Former President Bill Clinton speaks on the second night of the Democratic National Convention in Philadelphia, Pennsylvania, U.S., July 26, 2016.   REUTERS/Scott Audette

Former President Bill Clinton speaks on the second night of the Democratic National Convention in Philadelphia, Pennsylvania, U.S., July 26, 2016. REUTERS/Scott Audette

Bill Clinton Portrays Hillary as 'Change-Maker'

Conventions Reuters

Former President Bill Clinton portrayed his wife Hillary on Tuesday as a force for change and a longtime fighter for social justice as he made a case for her historic 2016 bid for the White House.

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The ex-president told the Democratic Party convention in Philadelphia that Hillary Clinton was "the best darn change-maker I’ve ever met in my entire life.”

"If you were sitting where I am sitting and you have heard what I have heard at every dinner conversation, every lunch conversation, every long walk, you would say this woman has never been satisfied with the status quo in anything. She always wants to move the ball forward, that is just who she is," he said.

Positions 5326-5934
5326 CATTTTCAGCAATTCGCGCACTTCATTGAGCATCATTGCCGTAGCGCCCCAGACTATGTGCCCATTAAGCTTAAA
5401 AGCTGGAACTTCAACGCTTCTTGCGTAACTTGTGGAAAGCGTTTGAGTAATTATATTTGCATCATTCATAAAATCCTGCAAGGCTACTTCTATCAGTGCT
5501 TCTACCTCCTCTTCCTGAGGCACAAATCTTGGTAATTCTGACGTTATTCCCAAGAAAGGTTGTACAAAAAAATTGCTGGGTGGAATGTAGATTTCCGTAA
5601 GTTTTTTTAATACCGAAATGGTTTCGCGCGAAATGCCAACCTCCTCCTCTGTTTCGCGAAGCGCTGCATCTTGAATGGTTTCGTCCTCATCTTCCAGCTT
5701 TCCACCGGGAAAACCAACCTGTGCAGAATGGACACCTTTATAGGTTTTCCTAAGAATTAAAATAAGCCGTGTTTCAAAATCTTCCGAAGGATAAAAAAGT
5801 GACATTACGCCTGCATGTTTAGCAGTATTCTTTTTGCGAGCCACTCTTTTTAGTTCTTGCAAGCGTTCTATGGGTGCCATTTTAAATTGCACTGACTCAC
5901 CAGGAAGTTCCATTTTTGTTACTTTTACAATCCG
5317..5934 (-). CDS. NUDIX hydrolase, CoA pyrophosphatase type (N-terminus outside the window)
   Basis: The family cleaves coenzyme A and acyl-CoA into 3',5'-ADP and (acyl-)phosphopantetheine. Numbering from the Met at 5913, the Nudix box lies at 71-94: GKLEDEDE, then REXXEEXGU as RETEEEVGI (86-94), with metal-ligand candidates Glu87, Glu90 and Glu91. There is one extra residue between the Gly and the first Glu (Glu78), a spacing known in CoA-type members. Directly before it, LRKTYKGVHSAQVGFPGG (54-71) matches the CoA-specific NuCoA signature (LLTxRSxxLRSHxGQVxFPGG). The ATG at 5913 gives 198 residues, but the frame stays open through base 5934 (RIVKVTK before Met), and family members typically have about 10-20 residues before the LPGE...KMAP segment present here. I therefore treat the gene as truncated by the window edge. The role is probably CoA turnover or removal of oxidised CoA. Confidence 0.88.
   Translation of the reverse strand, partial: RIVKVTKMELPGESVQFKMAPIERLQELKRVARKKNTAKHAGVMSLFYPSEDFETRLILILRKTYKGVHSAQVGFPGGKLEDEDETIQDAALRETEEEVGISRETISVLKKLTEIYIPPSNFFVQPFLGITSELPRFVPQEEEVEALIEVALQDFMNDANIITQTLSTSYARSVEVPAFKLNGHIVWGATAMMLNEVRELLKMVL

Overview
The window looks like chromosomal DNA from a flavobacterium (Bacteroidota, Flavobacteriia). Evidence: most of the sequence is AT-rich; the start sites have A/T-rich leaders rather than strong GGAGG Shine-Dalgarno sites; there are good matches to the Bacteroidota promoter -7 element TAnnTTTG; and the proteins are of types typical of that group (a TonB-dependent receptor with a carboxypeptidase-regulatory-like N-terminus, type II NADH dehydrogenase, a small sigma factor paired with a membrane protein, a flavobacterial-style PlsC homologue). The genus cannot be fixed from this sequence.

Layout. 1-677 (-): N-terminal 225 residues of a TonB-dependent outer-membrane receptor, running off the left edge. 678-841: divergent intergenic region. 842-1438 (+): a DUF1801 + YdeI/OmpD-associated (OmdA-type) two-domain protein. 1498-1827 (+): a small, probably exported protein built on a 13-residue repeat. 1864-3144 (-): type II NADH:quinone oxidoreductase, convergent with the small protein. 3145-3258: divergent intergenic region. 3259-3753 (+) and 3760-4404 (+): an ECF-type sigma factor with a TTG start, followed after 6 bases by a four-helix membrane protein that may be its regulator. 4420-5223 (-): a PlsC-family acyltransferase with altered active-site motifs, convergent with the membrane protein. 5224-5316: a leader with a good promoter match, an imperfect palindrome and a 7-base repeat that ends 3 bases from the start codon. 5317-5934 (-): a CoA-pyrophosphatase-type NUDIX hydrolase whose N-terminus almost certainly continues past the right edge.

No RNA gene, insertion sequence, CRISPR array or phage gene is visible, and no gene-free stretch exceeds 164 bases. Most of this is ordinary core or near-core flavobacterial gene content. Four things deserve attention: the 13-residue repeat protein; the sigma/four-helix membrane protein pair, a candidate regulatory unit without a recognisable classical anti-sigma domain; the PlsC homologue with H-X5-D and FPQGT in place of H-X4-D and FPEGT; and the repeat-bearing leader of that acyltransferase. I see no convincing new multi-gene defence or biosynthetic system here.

Earlier on Tuesday, Hillary Clinton secured the Democratic Party's 2016 nomination for the Nov. 8 election, becoming the first woman to head the ticket of a major party in U.S. history.

Bill Clinton told the convention in a keynote speech that Hillary had been an activist for social justice since the couple's early days as law students together. He told how she gave legal aid services to poor people and went undercover to expose a segregationist school in Alabama in the 1970s.

"She's insatiably curious, she's a natural leader," he said, describing her as the Clinton family's "designated worrier" who was "born with an extra responsibility gene."

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After a tough battle with U.S. Senator Bernie Sanders during the state-by-state nominating contests, Clinton is now the party's standard-bearer against Republican nominee Donald Trump.

President from 1993 to 2001, Bill Clinton, 69, left office with high approval ratings and is known as one of the most powerful political orators in the country.

His speech offered an unusual twist to the warm spousal endorsement of a presidential candidate traditionally given in party conventions by a wife, not a man - let alone a former president of the United States.

Hillary Clinton's nomination was a milestone in America's 240-year-old history. U.S. women got the right to vote in 1920 after ratification of the 19th Amendment to the Constitution.

 

(Additional reporting by Amanda Becker, Doina Chiacu, Luciana Lopez, Amy Tennery and Jonathan Allen; Writing by Alistair Bell; Editing by Peter Cooney and Howard Goller)